SETTING AN EXAMPLE - Dena Hindley took part in the A Better World Lacombe Compassion project by joining a group of inspired citizens to scrape and shovel a walkway for a pond located behind Beardsley Ave. in Lacombe recently.

Lacombe Compassion Project launched through A Better World

Goal is bring meaningful interaction and kindness to the community

  • Feb. 15, 2017 5:17 p.m.

Lacombe’s own Eric Rajah is looking to make a big impact in the community and beyond, in honour of Canada’s 150th anniversary and in the name of creating a kinder world.

The Lacombe Compassion Project, launched through A Better World Canada, is a way to bring meaningful interaction and kindness to the Lacombe community. Rajah hopes this will translate into other communities as well, as people share acts of compassion and kindness throughout the year, in honour of celebrating 150 years of Canadian history.

“I was 13 years old when my dad said that we would soon be moving to Canada. I had no idea what Canada would be like. The only thing that I remember hearing was that it was a kind, caring, and compassionate country. Fortunately, when we moved to Canada, we experienced what we had heard,” Rajah said.

“There were local Canadians who took us in, helped us find a place to live, helped me find a job -all of those things.”

These meaningful memories encouraged Rajah to participate in the Canadian 125th anniversary celebration through A Better World, and he wanted to revitalize his thankful actions for this year’s Canadian milestone birthday.

His vision for the project is to encourage citizens of Lacombe, and surrounding areas, to begin implementing small acts of kindness throughout the community. To create awareness of the movement, people are encouraged to submit their acts, with photos if possible, to create a visible demonstration of the kindness in the world.

The idea is that people will choose to demonstrate one act of compassion each month for the entire year.

The hashtag #compassion12 will also be shared on various social media platforms to help spread awareness of the project. To submit an act, people are asked to head to to let their actions be known.

“The way I see it, the roots of Canada are built on a foundation of kindness, caring and compassion towards others. Now that I’m older and have travelled all over the world, I see that Canada still has that image and I want to maintain that. I hope people can help maintain this culture of kindness so that it doesn’t get lost,” Rajah said.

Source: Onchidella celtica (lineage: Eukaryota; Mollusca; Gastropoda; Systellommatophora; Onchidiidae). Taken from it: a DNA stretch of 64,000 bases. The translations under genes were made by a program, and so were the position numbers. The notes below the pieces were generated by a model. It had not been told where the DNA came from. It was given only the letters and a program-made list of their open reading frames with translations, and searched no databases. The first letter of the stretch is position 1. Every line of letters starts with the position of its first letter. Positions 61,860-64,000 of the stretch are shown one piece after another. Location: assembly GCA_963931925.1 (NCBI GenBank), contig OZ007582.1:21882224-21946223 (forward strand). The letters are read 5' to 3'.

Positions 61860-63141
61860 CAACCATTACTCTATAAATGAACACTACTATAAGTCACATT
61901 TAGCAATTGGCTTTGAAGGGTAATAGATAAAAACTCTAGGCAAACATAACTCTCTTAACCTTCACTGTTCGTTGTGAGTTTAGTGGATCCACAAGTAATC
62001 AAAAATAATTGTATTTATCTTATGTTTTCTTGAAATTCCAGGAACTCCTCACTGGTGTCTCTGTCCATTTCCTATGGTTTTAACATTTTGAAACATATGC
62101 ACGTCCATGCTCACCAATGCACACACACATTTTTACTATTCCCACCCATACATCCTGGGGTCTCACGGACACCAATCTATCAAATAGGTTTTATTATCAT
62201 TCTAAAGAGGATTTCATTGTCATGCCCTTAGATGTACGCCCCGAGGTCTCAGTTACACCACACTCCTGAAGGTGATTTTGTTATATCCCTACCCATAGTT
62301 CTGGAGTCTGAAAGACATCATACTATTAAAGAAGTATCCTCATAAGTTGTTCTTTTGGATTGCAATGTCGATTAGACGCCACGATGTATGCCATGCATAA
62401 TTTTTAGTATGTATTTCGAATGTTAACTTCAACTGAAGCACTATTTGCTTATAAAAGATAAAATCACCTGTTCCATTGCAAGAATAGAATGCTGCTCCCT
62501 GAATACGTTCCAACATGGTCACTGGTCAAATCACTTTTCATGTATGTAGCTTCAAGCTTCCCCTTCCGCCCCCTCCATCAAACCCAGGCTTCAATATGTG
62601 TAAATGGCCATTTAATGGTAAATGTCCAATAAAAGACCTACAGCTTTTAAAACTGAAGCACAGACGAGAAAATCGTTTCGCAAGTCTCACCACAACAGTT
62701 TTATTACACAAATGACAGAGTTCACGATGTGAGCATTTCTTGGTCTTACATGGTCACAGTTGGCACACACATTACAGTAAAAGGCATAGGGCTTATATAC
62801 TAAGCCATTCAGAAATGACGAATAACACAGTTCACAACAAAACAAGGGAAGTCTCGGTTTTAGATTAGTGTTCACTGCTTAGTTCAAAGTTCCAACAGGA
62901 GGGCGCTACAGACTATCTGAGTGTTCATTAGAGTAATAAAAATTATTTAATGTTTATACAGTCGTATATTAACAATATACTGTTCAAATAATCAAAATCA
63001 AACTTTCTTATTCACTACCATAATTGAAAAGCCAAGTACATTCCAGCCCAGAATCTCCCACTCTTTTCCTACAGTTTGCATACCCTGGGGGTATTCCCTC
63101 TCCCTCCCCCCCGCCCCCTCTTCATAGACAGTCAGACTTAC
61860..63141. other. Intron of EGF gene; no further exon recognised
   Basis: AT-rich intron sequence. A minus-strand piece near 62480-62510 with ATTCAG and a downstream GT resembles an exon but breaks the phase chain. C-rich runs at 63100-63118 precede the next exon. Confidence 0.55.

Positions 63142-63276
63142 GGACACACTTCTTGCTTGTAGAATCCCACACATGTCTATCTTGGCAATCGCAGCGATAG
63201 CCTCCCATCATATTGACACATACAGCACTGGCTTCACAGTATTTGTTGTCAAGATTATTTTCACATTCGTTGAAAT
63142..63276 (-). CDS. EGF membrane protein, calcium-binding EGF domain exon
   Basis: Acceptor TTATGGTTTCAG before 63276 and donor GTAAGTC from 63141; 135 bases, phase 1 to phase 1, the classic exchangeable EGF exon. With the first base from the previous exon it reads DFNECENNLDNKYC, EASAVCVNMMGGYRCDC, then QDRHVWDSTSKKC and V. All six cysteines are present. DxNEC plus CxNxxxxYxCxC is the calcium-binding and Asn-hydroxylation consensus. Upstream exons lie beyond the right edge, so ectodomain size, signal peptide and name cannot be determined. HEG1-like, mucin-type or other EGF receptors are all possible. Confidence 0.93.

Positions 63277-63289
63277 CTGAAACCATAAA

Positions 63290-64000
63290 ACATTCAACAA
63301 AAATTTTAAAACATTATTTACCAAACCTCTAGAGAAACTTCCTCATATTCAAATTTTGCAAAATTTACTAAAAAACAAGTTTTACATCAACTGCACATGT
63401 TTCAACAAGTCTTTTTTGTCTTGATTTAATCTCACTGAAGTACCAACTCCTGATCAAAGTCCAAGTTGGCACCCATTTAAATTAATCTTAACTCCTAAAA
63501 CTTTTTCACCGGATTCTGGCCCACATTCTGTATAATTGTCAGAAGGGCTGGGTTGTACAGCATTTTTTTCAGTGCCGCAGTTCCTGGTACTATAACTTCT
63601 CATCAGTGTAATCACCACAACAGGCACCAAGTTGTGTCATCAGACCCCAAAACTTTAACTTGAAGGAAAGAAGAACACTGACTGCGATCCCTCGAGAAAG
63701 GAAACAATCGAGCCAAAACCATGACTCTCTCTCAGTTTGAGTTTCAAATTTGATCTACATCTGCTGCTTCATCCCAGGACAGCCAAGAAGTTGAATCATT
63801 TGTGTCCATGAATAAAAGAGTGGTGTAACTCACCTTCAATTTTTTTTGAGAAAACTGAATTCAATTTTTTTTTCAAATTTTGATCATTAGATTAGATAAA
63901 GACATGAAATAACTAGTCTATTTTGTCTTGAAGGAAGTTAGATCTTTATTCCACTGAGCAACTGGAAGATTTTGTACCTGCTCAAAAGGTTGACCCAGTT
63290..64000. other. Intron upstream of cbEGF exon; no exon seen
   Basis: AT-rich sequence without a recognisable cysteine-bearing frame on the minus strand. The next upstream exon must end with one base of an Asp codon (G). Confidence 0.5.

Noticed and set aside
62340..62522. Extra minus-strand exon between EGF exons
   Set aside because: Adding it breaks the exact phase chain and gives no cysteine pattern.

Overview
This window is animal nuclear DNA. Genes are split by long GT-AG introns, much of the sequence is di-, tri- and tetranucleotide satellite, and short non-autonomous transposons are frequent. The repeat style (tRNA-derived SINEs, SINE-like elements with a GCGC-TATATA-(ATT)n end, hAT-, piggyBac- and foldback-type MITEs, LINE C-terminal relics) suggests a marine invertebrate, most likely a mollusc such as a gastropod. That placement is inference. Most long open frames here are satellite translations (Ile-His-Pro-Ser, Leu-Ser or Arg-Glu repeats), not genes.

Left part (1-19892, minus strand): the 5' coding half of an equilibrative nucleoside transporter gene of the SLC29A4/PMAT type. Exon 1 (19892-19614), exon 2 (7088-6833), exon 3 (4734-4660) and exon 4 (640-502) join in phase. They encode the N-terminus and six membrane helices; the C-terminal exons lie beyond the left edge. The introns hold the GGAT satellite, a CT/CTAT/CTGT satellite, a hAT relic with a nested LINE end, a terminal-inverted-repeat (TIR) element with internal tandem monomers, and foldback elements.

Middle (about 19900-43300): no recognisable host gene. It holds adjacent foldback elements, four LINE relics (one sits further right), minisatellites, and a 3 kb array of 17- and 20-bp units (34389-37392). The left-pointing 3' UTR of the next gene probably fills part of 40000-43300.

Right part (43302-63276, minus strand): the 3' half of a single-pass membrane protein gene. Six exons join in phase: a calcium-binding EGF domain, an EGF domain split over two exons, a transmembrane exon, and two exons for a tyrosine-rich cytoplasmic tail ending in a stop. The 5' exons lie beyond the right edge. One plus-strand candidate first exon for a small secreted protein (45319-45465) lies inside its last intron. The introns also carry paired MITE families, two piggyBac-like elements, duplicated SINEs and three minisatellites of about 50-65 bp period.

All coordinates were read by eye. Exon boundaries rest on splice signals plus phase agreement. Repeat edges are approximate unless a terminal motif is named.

He said in honour of the Canada 150th celebrations, he wanted to create a lasting legacy that contributed something to the people around him.

“This is an idealistic view, but if people could be encouraged to think about others and show compassion, that would be the best gift we could give to Canada,” Rajah said.

“Of course, we can’t just make this announcement and not do anything. We’re working with leaders in our community to start acting in a way that shows compassion through simple things.”

There are many acts that have been suggested, including sending short emails of praise, giving a genuine compliment to someone, helping a friend with errands, saying hello to strangers or covering the cost of an order in a line behind you.

Rajah said the project is very meaningful to him because it is about the essential compassionate Canadian nature he had heard so much about. He said this year is important to him and that he hopes to share that importance with his community and build a legacy through this historical year.

“The best thing we can give (during this national year of celebration) is to go back to the roots of what Canada means to so many people. The best gift we can give to Canada is transformed communities, and people acting with compassion,” said Rajah.

“In its essence, this project is about performing small actions every day that are guided by thinking of ways to make life easier for other people.”

Rajah said there are two main components to the Lacombe Compassion Project.

The first is to encourage people to get involved and build awareness of the project. He said that by presenting the project in the context of a birthday present to Canada, he hopes people will feel connected to the bigger vision and get involved.

The second major component is to provide ideas and set examples within the community for people to follow.

Two examples that Rajah gave were suggesting able-bodied people park further away from stores or services to allow for limited mobility people, elderly citizens and parents to have access to closer stalls.

He also said it would also be simple to register as a organ donor, which could help to save a life in the future.

“The only way you can inspire people is by doing. People are not inspired by talking, and I have learned that myself around the world,” Rajah said with a laugh.

“People are inspired when you walk the talk.”

Rajah said his vision for the project is for it to manifest openly in the Lacombe community, but eventually to see it grow and to influence other communities to do the same.

He added the members of his organization A Better World will be leading by example and contributing to the web site to help build the awareness, and back up their contributions to the project.

“This compassion project is about doing simple things in our own backyards, here in our community, so that a culture of kindness is cultivated here among each other,” Rajah said.

To get involved, check out the Lacombe Compassion project web site, share acts of compassion on social media using the hashtag #compassion12, and contact A Better World with mentions of acts of kindness and compassion in the community.

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